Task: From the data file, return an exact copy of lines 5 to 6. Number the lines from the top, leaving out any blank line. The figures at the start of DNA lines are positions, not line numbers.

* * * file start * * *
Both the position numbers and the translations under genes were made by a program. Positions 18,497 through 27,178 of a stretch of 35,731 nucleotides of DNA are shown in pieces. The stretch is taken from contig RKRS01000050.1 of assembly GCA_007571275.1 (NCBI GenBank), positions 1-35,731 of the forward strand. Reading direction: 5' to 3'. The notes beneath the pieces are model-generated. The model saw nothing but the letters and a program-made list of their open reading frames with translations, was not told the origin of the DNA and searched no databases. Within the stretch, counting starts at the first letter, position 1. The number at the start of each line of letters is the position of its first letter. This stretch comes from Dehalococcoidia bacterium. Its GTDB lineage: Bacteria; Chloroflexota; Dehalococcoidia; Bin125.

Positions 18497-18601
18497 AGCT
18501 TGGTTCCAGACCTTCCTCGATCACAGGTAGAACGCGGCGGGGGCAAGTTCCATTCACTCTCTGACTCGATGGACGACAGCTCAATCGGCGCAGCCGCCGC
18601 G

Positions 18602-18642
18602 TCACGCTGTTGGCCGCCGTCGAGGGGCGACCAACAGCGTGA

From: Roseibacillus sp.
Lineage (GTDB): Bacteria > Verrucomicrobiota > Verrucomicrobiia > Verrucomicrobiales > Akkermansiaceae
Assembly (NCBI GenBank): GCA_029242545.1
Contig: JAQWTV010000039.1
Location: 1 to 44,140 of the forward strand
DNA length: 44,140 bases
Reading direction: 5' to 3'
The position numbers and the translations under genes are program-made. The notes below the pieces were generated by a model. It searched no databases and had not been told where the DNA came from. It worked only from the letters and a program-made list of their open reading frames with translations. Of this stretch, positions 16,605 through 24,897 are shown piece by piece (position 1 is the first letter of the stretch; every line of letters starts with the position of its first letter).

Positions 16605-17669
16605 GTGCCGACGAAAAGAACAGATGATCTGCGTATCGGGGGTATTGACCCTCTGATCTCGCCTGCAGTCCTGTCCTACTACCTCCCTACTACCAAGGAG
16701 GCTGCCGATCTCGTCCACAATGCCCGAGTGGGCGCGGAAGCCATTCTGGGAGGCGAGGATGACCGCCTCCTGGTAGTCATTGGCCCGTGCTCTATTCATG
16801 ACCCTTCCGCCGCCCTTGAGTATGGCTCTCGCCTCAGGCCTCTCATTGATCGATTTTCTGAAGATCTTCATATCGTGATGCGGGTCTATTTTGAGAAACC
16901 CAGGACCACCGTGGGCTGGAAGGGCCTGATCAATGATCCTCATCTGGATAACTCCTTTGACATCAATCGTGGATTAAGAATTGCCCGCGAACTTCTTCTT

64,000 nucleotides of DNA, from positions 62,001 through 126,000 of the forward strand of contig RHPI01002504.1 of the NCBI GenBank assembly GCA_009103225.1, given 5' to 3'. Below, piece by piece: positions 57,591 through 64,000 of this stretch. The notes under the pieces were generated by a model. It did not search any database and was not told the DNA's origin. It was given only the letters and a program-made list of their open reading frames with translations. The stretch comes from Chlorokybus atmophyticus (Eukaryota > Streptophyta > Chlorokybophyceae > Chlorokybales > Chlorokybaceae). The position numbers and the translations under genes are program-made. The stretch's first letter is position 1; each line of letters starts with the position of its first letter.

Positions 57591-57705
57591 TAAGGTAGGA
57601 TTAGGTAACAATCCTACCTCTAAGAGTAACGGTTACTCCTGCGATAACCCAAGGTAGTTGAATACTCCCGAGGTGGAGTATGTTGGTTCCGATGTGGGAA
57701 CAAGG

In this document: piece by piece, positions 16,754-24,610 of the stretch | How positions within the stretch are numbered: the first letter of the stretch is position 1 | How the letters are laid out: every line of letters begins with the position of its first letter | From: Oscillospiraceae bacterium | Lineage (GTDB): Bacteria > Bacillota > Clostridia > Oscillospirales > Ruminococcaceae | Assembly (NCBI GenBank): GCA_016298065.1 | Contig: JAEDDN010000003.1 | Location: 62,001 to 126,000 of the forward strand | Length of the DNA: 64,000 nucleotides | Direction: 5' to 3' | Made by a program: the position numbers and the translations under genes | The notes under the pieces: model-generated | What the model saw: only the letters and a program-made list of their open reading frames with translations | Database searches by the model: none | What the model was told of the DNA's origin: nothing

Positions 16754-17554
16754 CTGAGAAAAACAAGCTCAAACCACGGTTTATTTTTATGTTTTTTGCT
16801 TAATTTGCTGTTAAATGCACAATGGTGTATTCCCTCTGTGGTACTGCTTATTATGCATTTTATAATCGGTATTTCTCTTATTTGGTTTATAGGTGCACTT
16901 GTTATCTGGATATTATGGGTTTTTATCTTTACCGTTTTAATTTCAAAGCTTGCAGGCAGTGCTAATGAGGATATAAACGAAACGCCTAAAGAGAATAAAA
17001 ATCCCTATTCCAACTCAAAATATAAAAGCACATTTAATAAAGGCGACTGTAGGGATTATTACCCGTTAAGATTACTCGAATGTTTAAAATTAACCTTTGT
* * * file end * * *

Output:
18601 G

Positions 18602-18642